I’ve been thinking about Sergei Eisenstein, the famous Russian filmmaker. Eisenstein suggested that two film pieces spliced together inevitably form a new concept, or quality arising from the juxtaposition. Europeans call this a montage whereas stateside we call this process simply editing or putting together a sequence. Robert Johnston said that in film, we add or subtract images to construct the narrative structure of a film.
This idea has intrigued me for some time…the juxtaposition of images. What happens when we view a succession of images? Does one color our interpretation of the next? How does the context of surrounding images shape our interpretation of another?
In film making we are seeing a images follow images in time where the succession of images accumulate to convey the narrative structure. But what happens in photography if images are placed next to each other purposefully?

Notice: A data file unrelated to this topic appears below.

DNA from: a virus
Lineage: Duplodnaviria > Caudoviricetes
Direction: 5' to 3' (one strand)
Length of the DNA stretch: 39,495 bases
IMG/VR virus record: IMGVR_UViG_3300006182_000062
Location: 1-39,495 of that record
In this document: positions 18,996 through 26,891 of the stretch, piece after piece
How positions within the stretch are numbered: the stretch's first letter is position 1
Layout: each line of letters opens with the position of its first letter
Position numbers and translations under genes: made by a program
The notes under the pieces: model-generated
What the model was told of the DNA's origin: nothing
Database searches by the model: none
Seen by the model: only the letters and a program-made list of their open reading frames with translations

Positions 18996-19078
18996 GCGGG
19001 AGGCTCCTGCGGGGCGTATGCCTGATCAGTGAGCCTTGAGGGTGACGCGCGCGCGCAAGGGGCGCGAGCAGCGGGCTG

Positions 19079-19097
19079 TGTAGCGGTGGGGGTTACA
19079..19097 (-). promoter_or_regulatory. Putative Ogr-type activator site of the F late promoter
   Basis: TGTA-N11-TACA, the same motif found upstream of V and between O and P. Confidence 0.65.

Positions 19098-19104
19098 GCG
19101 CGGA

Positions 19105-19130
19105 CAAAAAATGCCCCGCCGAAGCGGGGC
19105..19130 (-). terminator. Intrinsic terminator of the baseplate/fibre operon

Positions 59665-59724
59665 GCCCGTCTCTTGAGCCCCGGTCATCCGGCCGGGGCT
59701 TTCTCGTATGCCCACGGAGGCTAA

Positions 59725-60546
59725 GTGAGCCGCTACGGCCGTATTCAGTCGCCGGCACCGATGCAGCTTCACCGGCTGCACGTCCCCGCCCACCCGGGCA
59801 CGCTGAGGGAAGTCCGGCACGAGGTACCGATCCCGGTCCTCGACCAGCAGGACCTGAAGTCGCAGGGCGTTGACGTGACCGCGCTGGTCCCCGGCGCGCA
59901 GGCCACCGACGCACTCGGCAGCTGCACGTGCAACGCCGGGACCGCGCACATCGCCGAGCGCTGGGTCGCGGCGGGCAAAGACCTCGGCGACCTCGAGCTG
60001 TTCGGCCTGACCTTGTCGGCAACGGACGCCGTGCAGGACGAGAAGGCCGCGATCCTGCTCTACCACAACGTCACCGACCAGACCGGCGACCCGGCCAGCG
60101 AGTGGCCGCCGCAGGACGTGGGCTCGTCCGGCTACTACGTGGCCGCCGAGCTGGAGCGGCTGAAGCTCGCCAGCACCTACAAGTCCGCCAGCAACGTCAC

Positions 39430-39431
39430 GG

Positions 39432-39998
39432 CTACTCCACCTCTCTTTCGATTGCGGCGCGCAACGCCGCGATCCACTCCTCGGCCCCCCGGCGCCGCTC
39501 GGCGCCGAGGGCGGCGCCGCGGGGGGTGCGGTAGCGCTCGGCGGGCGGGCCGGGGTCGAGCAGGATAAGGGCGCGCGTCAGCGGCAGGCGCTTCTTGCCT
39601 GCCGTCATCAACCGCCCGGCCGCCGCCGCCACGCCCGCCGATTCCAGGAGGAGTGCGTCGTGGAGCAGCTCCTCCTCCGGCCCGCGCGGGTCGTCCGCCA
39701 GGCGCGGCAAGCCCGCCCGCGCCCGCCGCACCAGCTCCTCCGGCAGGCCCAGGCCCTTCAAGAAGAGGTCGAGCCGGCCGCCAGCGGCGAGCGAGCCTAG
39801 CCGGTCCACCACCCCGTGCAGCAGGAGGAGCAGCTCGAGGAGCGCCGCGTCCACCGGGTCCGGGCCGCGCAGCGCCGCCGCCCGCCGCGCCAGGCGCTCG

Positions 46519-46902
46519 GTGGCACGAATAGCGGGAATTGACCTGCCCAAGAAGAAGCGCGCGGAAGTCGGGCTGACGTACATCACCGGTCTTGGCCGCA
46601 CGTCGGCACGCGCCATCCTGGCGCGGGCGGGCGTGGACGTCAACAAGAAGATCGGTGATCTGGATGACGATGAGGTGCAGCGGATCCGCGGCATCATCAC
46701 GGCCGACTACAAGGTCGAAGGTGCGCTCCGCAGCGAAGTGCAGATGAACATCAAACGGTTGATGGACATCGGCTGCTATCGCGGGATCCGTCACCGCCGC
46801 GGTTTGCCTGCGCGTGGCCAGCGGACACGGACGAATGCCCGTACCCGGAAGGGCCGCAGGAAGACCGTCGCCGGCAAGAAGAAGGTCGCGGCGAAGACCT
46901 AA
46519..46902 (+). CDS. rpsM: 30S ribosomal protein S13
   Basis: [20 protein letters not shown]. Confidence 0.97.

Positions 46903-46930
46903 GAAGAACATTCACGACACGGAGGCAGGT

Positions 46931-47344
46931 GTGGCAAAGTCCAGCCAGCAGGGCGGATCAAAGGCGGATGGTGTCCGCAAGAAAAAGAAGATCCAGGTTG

While a single photograph may be visually arresting in its own right, I noticed that pairing two or more photographs creates something more than the literal aesthetic of the singular image. Such pairing of photographic images seems to create a new indeterminate or non-visible space which fosters a symbolic conversation among or between the images while retaining the beauty of each. As an artist in this method, I tend to appropriate images of a common or shared vernacular but rework them into a unique juxtaposition.
Does this artist then becomes a curator and storyteller by re-shaping the literalness of the individual images where viewer is invited to contend with the peculiar pairing and relationship between the images to approximate and appreciate the symbolism.